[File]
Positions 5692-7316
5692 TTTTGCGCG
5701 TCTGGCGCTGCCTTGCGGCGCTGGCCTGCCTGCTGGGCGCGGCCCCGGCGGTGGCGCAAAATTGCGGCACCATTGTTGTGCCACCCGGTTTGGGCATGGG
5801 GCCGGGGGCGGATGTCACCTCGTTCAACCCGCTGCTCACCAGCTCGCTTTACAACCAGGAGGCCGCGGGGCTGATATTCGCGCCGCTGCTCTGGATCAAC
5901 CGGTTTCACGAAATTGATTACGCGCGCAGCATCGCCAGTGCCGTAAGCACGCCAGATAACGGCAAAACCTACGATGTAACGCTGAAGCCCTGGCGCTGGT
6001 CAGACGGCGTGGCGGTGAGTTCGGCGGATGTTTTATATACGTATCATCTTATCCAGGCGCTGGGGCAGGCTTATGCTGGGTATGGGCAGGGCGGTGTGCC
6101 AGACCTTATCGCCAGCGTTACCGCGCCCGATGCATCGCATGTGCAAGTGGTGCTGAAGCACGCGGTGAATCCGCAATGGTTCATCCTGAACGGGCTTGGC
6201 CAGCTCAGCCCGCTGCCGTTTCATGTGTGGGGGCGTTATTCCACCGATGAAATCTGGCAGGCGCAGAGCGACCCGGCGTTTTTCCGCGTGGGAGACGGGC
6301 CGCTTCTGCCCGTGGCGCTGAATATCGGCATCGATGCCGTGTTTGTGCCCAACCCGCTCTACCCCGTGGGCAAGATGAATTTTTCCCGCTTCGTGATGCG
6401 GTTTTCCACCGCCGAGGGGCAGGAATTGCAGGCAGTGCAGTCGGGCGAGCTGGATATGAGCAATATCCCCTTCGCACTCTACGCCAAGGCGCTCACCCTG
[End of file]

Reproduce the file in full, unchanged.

Positions 5692-7316
5692 TTTTGCGCG
5701 TCTGGCGCTGCCTTGCGGCGCTGGCCTGCCTGCTGGGCGCGGCCCCGGCGGTGGCGCAAAATTGCGGCACCATTGTTGTGCCACCCGGTTTGGGCATGGG
5801 GCCGGGGGCGGATGTCACCTCGTTCAACCCGCTGCTCACCAGCTCGCTTTACAACCAGGAGGCCGCGGGGCTGATATTCGCGCCGCTGCTCTGGATCAAC
5901 CGGTTTCACGAAATTGATTACGCGCGCAGCATCGCCAGTGCCGTAAGCACGCCAGATAACGGCAAAACCTACGATGTAACGCTGAAGCCCTGGCGCTGGT
6001 CAGACGGCGTGGCGGTGAGTTCGGCGGATGTTTTATATACGTATCATCTTATCCAGGCGCTGGGGCAGGCTTATGCTGGGTATGGGCAGGGCGGTGTGCC
6101 AGACCTTATCGCCAGCGTTACCGCGCCCGATGCATCGCATGTGCAAGTGGTGCTGAAGCACGCGGTGAATCCGCAATGGTTCATCCTGAACGGGCTTGGC
6201 CAGCTCAGCCCGCTGCCGTTTCATGTGTGGGGGCGTTATTCCACCGATGAAATCTGGCAGGCGCAGAGCGACCCGGCGTTTTTCCGCGTGGGAGACGGGC
6301 CGCTTCTGCCCGTGGCGCTGAATATCGGCATCGATGCCGTGTTTGTGCCCAACCCGCTCTACCCCGTGGGCAAGATGAATTTTTCCCGCTTCGTGATGCG
6401 GTTTTCCACCGCCGAGGGGCAGGAATTGCAGGCAGTGCAGTCGGGCGAGCTGGATATGAGCAATATCCCCTTCGCACTCTACGCCAAGGCGCTCACCCTG